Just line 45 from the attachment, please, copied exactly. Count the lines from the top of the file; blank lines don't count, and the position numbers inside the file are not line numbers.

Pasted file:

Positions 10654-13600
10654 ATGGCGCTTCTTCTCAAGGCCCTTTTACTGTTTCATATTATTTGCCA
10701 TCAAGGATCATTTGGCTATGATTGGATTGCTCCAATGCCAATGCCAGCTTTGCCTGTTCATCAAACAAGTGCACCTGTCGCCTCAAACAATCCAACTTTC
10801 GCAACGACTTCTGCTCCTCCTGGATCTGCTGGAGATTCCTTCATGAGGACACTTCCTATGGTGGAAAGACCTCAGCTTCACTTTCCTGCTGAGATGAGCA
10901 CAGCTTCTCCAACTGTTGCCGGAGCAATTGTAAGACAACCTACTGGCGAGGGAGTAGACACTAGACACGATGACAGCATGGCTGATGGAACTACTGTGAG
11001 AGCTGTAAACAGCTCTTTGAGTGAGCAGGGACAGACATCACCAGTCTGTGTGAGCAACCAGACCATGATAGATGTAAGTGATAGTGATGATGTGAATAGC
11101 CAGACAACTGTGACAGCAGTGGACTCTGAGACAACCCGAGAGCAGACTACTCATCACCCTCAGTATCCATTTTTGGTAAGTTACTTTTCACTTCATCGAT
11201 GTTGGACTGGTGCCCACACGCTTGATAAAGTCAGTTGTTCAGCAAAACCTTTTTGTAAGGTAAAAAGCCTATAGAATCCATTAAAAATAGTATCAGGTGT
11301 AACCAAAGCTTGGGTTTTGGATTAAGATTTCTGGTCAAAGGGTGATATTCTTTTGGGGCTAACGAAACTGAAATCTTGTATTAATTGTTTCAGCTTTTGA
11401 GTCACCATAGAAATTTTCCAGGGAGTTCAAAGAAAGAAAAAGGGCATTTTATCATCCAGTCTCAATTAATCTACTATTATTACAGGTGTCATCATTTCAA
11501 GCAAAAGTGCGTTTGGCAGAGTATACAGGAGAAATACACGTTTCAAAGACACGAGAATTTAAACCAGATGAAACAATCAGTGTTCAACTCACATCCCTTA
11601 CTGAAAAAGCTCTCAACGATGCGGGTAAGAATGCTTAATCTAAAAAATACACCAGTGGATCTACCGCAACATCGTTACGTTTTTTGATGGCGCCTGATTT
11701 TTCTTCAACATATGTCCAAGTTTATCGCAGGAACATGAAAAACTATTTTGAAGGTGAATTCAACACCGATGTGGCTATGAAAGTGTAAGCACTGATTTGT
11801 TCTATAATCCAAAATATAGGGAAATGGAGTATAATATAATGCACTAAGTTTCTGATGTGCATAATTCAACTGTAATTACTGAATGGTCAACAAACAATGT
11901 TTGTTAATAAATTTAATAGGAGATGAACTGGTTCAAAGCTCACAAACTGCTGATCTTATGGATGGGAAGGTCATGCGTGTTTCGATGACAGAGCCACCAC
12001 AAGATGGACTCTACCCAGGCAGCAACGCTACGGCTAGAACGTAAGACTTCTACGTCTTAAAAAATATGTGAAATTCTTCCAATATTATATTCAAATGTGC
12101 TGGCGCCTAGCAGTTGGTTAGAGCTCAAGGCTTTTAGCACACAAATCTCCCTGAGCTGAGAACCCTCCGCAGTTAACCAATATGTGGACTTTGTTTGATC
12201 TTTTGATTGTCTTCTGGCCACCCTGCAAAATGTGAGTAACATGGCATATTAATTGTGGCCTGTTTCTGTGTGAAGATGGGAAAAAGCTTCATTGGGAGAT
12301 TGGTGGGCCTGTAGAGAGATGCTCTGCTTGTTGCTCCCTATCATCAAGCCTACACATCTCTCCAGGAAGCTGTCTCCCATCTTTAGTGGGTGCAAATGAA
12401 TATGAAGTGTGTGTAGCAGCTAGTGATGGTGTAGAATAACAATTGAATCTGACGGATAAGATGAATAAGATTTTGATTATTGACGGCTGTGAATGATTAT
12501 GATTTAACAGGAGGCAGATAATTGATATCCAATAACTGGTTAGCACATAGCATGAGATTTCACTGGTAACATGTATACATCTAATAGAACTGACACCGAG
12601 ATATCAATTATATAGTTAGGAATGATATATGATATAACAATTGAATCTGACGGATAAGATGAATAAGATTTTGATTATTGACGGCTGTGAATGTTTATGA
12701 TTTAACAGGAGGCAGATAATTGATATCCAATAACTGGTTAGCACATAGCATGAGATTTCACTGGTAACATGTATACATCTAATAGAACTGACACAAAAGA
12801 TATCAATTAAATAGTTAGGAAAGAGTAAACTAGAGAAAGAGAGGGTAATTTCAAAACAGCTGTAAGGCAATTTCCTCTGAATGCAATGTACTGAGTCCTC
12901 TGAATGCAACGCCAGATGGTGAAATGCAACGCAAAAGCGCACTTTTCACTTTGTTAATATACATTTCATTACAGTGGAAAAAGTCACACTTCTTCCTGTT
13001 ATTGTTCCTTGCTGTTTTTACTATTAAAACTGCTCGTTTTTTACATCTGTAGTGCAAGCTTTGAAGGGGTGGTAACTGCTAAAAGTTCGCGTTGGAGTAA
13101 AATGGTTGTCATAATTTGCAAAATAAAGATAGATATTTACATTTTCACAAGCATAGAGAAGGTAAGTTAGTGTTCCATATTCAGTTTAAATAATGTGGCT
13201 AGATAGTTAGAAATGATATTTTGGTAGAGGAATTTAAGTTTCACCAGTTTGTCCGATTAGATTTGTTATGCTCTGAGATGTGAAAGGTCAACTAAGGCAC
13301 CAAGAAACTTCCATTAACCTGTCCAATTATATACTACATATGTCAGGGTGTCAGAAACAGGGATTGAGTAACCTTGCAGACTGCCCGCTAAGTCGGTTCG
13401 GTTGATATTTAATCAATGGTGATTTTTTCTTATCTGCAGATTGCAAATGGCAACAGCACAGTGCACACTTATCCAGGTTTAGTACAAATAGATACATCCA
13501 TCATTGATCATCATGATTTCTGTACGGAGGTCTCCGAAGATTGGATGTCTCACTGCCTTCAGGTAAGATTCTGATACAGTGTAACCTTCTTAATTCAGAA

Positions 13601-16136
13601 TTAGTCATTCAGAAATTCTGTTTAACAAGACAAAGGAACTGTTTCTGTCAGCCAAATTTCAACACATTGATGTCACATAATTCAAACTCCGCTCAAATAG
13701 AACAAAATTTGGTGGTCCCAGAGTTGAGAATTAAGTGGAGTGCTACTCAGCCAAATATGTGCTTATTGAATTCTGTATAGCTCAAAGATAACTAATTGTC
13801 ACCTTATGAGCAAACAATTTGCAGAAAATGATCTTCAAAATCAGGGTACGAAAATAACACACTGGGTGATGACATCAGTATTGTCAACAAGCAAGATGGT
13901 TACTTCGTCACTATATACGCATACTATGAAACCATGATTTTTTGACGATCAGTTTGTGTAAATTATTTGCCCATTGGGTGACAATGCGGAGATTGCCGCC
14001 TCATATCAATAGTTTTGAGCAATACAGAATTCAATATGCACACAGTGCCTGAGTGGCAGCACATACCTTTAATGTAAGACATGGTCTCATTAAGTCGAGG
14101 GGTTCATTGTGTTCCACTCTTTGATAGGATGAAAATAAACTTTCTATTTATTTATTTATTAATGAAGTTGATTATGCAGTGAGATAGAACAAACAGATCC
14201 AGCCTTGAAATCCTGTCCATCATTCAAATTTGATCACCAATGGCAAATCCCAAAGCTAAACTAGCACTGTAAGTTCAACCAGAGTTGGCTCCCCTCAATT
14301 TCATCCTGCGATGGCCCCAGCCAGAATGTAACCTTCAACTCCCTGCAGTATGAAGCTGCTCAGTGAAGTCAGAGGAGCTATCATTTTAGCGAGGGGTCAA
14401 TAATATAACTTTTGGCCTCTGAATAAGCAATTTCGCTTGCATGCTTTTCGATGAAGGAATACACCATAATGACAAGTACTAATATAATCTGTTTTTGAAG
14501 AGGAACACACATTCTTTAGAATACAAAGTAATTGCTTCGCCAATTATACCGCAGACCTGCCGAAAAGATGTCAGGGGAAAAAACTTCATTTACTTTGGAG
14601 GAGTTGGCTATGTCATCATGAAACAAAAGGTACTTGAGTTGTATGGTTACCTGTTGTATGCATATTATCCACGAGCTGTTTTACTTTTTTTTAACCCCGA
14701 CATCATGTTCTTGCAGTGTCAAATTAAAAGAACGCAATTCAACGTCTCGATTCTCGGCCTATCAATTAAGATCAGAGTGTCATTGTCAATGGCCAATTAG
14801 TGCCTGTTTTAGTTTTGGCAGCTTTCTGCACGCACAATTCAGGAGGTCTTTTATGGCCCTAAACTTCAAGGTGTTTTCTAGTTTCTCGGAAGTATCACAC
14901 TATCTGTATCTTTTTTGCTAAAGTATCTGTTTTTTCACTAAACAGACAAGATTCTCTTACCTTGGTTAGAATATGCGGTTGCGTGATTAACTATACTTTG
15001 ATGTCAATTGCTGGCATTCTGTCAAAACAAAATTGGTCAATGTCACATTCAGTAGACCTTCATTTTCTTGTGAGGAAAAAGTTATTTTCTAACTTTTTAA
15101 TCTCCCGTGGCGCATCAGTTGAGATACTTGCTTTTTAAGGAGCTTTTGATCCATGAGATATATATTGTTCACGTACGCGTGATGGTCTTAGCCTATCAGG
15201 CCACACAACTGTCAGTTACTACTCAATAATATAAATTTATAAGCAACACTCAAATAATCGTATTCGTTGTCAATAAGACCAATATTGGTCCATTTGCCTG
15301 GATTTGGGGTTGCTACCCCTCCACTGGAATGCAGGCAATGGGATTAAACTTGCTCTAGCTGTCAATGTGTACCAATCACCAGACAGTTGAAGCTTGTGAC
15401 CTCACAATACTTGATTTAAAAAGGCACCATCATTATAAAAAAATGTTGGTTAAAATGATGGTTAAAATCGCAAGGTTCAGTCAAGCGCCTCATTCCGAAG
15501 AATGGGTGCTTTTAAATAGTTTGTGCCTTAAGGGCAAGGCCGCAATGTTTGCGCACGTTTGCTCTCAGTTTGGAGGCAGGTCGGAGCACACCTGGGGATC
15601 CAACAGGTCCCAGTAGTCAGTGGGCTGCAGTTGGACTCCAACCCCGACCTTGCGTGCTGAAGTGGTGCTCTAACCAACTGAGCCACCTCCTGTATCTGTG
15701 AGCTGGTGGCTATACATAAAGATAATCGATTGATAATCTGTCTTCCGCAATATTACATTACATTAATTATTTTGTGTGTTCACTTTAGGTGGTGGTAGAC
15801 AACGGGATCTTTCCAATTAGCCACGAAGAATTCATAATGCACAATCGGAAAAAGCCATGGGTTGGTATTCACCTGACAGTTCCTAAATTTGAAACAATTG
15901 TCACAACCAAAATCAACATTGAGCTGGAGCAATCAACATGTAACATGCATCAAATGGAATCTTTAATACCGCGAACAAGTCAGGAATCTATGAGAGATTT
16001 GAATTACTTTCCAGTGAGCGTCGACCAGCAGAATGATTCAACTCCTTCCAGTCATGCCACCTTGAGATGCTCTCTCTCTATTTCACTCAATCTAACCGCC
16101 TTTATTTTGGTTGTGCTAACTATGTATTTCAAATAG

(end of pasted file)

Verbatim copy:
14801 TGCCTGTTTTAGTTTTGGCAGCTTTCTGCACGCACAATTCAGGAGGTCTTTTATGGCCCTAAACTTCAAGGTGTTTTCTAGTTTCTCGGAAGTATCACAC